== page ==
Crossbred dogs such as the Cock-a-poo are NOT hybrids nor are they breeds. The Cock-a-poo Club of America states in its guidelines that in order to be a cock-a-poo, that you breed Cocker (American or English) to a Toy or Miniature Poodle. This is not a breed; it is a cross – a mutt. Cock-a-poos may look very Poodle, very Cocker or somewhere in between.
Even a Cock-a-poo bred to a Cock-a-poo is not a breed. Remember, it can take decades or more to get true-breeding traits – or to repair damage done when something else is crossed in during the early history of a breed just beginning to come together.
There is research that states the domestication of what we know today as a dog may have started longer ago that assumed – maybe as much as 100,000 years ago based on mitochondrial DNA studies of wolves and dogs. (The Truth About Dogs, S. Budiansky, 1999) No one really knows for certain when wild canines began domesticating themselves or we began domesticating them.
Therefore, the creation of specific breeds is relatively new in the grand scheme of the history of the domestic dog. Bones of truly domesticated dogs were found dating back to as early as 5,000 BC. Ancient pictures show dogs that were of definite sight hound type. (Dogs of Ancient Egypt, J. Dunn).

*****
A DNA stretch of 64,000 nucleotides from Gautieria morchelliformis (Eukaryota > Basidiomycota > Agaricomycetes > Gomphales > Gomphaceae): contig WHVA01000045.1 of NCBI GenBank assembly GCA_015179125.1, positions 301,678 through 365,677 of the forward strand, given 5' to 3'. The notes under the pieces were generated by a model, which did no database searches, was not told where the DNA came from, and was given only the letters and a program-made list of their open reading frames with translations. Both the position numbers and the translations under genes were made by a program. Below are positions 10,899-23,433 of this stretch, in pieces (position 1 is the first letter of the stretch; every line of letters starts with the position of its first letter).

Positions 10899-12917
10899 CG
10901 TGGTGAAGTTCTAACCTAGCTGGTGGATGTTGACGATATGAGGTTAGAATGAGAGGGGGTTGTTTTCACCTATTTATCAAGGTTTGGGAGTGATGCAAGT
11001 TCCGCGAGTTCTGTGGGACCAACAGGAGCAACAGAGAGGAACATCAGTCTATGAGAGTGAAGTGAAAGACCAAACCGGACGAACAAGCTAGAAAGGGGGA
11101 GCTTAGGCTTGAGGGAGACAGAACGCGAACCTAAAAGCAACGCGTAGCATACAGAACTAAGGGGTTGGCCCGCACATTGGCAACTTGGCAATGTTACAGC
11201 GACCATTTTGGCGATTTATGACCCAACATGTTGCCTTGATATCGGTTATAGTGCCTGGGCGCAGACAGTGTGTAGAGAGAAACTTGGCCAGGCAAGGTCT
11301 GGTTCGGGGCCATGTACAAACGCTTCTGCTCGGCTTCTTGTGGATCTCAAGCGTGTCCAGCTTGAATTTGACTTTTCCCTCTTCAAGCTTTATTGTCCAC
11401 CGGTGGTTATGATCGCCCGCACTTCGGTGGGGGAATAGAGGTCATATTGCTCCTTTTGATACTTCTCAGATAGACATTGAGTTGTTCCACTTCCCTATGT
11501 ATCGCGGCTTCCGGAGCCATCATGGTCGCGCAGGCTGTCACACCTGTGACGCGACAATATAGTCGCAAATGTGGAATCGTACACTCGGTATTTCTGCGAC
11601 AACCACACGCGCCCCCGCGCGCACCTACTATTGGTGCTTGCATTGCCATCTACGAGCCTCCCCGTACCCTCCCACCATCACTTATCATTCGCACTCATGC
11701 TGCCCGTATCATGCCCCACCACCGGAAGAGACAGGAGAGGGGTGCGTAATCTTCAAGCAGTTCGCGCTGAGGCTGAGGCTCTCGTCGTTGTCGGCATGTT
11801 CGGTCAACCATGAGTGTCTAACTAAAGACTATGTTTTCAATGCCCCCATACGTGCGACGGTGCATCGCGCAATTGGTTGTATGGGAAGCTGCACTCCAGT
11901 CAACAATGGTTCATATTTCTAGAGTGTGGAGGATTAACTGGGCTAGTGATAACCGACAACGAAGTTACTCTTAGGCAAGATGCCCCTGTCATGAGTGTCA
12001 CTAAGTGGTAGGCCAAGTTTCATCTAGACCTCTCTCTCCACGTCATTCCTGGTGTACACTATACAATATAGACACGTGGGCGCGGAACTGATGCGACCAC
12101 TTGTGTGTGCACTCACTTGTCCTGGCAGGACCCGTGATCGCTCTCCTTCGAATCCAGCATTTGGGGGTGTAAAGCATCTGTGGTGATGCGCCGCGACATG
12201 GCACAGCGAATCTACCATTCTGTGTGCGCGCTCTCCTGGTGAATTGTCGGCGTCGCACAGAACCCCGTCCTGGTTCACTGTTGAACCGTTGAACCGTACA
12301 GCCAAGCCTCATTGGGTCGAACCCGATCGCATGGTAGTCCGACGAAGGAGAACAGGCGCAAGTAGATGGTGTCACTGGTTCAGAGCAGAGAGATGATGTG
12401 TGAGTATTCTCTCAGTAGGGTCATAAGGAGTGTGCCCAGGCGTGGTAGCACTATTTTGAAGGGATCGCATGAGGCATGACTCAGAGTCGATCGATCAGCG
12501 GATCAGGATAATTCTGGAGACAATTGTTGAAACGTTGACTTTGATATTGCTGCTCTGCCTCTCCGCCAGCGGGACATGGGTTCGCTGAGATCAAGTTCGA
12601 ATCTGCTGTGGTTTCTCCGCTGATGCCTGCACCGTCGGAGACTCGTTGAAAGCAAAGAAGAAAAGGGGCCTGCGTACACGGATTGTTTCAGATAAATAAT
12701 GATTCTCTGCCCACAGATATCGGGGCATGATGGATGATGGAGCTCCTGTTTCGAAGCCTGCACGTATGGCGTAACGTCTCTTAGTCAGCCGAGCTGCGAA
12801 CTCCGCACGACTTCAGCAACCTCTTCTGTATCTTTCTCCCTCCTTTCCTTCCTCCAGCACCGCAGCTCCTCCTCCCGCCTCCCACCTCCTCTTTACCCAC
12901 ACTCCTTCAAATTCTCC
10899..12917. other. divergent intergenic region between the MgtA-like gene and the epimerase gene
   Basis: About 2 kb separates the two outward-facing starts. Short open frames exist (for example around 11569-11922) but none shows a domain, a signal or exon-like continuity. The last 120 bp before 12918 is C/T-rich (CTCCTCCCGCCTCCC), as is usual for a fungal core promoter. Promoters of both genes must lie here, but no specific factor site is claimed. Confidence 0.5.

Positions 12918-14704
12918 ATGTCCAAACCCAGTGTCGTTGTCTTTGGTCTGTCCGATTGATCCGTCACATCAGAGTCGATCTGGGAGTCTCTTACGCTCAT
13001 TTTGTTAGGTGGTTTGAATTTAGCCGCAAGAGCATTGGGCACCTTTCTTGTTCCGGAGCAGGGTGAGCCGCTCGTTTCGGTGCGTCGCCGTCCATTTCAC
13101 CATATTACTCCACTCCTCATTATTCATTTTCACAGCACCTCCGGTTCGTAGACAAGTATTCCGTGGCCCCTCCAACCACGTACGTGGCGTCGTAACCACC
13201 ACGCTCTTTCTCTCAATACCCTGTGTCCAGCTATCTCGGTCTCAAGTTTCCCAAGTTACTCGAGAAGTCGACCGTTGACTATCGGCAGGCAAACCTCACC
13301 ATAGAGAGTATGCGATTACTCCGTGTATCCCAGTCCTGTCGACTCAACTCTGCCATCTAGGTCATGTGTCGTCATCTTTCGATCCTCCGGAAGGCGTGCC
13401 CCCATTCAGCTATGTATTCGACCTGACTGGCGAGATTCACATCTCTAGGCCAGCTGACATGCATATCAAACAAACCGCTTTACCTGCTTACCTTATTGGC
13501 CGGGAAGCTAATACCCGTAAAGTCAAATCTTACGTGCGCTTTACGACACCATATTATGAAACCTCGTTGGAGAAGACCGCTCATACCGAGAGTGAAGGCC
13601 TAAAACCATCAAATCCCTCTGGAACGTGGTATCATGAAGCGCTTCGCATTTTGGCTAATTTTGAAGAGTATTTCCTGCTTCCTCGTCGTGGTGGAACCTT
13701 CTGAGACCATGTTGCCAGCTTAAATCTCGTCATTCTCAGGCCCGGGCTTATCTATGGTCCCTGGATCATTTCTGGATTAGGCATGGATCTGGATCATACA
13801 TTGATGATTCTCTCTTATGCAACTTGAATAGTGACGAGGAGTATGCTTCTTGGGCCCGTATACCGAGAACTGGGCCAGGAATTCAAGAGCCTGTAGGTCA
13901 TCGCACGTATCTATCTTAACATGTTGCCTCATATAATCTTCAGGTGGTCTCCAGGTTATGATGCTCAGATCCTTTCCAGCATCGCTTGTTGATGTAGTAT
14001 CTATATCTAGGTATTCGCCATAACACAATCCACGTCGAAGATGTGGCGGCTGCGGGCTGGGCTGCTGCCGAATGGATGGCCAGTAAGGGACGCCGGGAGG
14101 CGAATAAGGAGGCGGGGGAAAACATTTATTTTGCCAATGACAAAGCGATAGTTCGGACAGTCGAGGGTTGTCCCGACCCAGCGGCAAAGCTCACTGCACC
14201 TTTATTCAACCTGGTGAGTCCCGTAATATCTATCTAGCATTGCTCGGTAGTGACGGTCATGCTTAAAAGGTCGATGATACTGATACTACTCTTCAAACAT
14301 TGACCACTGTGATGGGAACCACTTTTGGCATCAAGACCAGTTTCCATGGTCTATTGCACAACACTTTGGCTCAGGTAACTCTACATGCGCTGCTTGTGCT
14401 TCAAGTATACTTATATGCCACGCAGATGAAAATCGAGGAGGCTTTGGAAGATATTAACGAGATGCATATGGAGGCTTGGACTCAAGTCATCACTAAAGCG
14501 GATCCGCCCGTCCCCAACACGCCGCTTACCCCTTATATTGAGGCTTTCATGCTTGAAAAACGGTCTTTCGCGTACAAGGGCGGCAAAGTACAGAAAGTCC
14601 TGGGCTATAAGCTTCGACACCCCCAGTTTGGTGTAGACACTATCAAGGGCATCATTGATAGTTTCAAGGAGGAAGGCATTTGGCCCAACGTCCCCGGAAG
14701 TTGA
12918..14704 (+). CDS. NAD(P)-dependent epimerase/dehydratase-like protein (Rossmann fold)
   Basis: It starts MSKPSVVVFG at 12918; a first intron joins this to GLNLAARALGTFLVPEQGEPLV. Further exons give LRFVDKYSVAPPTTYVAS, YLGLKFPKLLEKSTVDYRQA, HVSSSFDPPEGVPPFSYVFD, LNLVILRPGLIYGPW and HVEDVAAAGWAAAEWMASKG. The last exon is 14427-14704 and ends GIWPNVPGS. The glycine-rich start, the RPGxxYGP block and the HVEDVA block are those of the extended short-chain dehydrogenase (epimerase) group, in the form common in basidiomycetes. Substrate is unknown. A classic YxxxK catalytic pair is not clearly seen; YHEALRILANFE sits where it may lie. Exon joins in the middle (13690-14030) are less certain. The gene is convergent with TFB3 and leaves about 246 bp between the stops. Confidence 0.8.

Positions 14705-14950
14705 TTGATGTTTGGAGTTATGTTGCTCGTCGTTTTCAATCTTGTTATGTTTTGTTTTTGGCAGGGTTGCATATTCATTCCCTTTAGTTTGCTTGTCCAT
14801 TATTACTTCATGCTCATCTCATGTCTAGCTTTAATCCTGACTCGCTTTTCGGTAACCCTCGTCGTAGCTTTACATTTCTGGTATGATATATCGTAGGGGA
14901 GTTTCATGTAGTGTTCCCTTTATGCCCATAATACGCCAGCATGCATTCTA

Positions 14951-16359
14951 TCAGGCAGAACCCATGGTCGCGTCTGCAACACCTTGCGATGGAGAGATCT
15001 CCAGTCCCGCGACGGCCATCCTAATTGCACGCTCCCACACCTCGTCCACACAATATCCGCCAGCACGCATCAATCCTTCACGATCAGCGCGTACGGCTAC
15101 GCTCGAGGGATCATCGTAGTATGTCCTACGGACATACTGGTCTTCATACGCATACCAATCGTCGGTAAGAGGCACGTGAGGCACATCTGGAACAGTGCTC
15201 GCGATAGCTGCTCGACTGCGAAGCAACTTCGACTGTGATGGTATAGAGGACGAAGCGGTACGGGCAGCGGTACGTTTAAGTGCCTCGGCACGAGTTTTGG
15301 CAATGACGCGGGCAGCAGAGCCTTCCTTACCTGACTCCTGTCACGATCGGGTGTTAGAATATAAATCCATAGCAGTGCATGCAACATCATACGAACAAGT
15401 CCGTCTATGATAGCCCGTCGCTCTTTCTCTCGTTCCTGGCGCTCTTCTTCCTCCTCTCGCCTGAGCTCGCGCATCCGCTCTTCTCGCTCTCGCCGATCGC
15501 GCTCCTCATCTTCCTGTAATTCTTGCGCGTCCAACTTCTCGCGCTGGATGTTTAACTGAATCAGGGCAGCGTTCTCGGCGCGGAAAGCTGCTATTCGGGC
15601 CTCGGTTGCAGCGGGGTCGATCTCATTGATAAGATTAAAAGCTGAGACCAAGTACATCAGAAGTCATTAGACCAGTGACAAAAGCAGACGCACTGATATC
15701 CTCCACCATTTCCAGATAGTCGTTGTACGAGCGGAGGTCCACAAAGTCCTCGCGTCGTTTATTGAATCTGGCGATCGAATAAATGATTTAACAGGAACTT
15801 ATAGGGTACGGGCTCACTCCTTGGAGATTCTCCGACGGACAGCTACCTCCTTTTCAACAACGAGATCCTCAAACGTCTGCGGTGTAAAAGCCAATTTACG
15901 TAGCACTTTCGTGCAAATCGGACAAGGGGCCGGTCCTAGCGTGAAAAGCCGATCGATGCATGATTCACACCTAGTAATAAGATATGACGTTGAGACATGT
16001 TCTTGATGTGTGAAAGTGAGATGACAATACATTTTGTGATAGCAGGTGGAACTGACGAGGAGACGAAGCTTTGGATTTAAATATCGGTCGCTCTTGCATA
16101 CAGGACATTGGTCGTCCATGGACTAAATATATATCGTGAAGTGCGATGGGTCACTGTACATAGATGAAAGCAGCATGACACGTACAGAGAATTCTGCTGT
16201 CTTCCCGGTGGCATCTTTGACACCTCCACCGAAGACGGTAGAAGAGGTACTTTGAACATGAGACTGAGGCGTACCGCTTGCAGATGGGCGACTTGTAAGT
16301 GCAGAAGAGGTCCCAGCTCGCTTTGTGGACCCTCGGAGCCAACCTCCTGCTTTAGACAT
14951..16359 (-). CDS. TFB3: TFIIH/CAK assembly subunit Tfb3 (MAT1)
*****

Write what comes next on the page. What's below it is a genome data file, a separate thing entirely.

Back to Hybrid Vigor: is it true? No. Returning to the cock-a-poo example. Poodles and Cocker Spaniels have many of the same health problems; therefore, a cross of them might actually stand a higher risk of inheriting a problem than a purebred pup from a good breeder.
Some of the problems in both breeds are: hip dysplasia, progressive retinal atrophy, epilepsy, poor temperaments, allergies, skin and ear problem, Legg-Calve-Perthe’s, luxating patellas, hypothyroidism, cryptorchidism, gastric torsion ( Cock-a-poos, Cindy Tittle Moore, 1997). Yes, things like ear infections, allergies, temperaments and gastric torsion have hereditary as well as environmental influences.
Now, why did I state a cross might stand a higher risk of a hereditary problem than a dog from a good breeder? Rarely do people breeding crosses do any health tests – genetic or otherwise. They assume that an annual veterinarian visit and shots are all that is needed. Maybe for a pet dog, but breeders need to consider the genetic health of puppies produced.
Things such as Hip and Elbow Dysplasia, Luxating Patellas, various eye problems, von Willebrand’s (a bleeding disorder) and Thyroid function are common in many, many breeds and crosses.
The myth that purebreds are unhealthy or nasty came about due to bad breeders who either did not care about health testing or who were ignorant and felt that dogs who show no outward signs of a problem do not have it. A purebred dog from a good and educated source has a greater chance of being healthier than a crossbred.
So, the next time you hear about hybrid vigor and how mutts are healthier, remember this: hybrid vigor as related to dogs is a myth.